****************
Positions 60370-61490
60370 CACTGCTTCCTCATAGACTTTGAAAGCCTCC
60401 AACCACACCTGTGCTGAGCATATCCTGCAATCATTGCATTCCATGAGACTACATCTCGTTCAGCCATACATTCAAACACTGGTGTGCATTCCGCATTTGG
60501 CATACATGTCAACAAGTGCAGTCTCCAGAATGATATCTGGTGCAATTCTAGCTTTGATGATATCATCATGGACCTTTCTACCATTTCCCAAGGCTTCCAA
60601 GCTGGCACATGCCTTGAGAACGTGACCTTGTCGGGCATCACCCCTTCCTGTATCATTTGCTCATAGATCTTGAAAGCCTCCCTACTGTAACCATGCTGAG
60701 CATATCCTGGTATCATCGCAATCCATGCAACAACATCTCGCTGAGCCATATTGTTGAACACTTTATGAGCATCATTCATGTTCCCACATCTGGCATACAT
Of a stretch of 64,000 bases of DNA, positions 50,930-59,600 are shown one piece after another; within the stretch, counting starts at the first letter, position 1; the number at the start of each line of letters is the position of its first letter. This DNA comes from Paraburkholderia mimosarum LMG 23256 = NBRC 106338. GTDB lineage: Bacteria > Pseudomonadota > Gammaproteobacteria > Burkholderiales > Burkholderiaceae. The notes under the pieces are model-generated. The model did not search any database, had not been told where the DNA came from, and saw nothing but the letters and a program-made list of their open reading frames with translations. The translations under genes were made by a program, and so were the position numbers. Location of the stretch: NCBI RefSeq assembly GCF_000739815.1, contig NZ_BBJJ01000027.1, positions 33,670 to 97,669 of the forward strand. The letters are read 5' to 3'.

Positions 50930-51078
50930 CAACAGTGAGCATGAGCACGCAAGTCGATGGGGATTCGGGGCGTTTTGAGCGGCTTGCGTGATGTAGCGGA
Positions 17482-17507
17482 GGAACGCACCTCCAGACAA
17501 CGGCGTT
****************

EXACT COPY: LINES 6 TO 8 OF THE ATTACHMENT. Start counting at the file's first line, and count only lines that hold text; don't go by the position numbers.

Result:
60701 CATATCCTGGTATCATCGCAATCCATGCAACAACATCTCGCTGAGCCATATTGTTGAACACTTTATGAGCATCATTCATGTTCCCACATCTGGCATACAT
Of a stretch of 64,000 bases of DNA, positions 50,930-59,600 are shown one piece after another; within the stretch, counting starts at the first letter, position 1; the number at the start of each line of letters is the position of its first letter. This DNA comes from Paraburkholderia mimosarum LMG 23256 = NBRC 106338. GTDB lineage: Bacteria > Pseudomonadota > Gammaproteobacteria > Burkholderiales > Burkholderiaceae. The notes under the pieces are model-generated. The model did not search any database, had not been told where the DNA came from, and saw nothing but the letters and a program-made list of their open reading frames with translations. The translations under genes were made by a program, and so were the position numbers. Location of the stretch: NCBI RefSeq assembly GCF_000739815.1, contig NZ_BBJJ01000027.1, positions 33,670 to 97,669 of the forward strand. The letters are read 5' to 3'.

Positions 50930-51078